In the New York Times, Sophia Kishkovsky files a report on Patriarch Kirill’s recent youth rallies in Moscow and St. Petersburg where he struck both nationalist and highly personal tones.
Patriarch Kirill also did not mention America, but said immoral economies are doomed to collapse. “An economic system built only on the striving for profit, on indifference to the fate of people, on disregard for moral norms, is deprived of stability and can collapse at any moment, burying the fate of people under its rubble,” he said.
Here in St. Petersburg, Patriarch Kirill struck a much more personal tone. He made a generous reference to Martin Luther King Jr. — whom Kirill said he met in 1968 — and his “I Have a Dream” speech, and stressed the importance of true love and of striving for ideals.
“He wasn’t a dreamer, he was a brilliant politician, orator, and Christian pastor,” Patriarch Kirill said of Dr. King, addressing some 8,000 students. “But he had a dream, and this dream led to very concrete achievements.”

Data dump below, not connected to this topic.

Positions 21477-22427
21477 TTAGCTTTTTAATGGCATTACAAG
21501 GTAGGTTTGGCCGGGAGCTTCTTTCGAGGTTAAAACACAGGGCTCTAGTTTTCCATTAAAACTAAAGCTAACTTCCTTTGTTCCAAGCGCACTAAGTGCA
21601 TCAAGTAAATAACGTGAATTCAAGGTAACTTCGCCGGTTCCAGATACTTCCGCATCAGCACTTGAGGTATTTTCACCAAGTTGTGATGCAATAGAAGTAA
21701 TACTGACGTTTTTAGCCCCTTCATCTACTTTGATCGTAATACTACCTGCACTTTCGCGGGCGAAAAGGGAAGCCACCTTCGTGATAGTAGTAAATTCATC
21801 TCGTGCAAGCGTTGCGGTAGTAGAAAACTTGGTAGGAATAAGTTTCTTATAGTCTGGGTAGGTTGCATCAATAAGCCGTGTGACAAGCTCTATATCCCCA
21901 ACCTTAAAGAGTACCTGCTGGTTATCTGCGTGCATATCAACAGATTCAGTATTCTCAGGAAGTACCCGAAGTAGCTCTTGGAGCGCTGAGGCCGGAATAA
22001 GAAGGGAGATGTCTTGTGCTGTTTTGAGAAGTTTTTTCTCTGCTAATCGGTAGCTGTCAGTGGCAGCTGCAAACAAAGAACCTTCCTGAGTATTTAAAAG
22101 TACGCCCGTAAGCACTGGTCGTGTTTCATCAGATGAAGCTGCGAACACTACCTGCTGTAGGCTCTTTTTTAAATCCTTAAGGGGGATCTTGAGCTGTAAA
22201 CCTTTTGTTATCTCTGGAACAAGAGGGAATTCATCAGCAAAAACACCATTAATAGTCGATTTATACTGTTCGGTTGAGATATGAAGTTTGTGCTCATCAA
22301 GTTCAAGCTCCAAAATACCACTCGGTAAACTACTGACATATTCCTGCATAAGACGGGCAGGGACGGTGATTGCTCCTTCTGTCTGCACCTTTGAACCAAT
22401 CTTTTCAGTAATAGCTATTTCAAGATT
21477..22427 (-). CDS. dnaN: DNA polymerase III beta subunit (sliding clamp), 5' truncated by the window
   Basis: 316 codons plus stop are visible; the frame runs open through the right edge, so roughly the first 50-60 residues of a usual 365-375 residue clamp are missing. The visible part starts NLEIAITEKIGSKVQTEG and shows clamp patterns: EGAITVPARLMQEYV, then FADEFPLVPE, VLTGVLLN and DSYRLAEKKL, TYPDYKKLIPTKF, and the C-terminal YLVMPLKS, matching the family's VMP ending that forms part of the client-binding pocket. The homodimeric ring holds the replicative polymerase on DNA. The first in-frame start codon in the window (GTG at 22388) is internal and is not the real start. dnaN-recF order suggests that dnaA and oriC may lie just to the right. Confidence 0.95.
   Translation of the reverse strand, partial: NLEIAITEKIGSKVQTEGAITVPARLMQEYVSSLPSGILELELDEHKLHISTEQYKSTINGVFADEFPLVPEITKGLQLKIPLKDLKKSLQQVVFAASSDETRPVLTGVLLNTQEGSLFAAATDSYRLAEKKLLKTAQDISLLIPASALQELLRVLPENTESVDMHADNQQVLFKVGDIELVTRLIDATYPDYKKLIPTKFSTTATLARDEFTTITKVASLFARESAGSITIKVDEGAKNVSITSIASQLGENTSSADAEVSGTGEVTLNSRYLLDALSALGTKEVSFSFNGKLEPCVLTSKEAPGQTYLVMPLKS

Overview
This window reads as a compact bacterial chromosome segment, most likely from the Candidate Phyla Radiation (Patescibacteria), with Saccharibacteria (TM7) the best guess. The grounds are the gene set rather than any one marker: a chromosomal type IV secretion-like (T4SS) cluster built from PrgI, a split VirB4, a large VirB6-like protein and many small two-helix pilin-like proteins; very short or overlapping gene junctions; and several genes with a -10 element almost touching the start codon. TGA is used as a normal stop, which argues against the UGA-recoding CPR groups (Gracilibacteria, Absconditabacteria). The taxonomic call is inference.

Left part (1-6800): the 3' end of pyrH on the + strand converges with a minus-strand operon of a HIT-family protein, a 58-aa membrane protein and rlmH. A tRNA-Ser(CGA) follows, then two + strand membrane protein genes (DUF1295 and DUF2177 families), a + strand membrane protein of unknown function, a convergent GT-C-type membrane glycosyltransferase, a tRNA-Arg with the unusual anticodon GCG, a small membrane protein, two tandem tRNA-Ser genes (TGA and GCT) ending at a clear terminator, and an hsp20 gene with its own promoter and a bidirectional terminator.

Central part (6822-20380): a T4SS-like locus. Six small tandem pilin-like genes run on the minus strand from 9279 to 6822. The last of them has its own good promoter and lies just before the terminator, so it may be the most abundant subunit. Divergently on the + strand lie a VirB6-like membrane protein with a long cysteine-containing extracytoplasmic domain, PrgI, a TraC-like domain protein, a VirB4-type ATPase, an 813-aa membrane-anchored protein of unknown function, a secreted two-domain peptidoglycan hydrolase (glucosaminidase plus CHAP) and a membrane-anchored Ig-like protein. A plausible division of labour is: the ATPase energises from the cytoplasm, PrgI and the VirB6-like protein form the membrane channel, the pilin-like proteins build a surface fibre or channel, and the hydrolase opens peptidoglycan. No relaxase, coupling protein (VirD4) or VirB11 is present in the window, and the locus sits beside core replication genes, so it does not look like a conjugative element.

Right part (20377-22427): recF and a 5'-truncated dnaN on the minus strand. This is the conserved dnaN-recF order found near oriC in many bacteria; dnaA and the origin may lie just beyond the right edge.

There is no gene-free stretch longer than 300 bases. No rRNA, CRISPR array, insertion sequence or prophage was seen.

Some analysts compliment the patriarch for his charisma:
To some Russian observers, Patriarch Kirill has taken a page from Pope John Paul II, who was often regarded with suspicion by Russian church men.
“He is copying John Paul II, who had charisma,” said Anatoly Krasikov, director of the Center for Religious and Social Studies of the Institute of Europe in Moscow and formerly a journalist on Vatican affairs for the state-run Itar-Tass news agency. “Kirill is the only Orthodox figure here who has that gift.”
In Moscow and St. Petersburg, aspects of Patriarch Kirill’s rallies suggested at least an element of coercion. The stiffer Moscow gathering evoked meetings of the Kremlin youth movement, Nashi (Ours), while in St. Petersburg students said they had been encouraged, though not forced, to attend by their colleges, which had informed them of the meeting anywhere from two weeks to hours before the event. Two young women were seen outside meeting their dean, who was distributing tickets. While they had been asked to attend, they considered it an honor.
Read “New Orthodox Patriarch Pulls No Punches” here.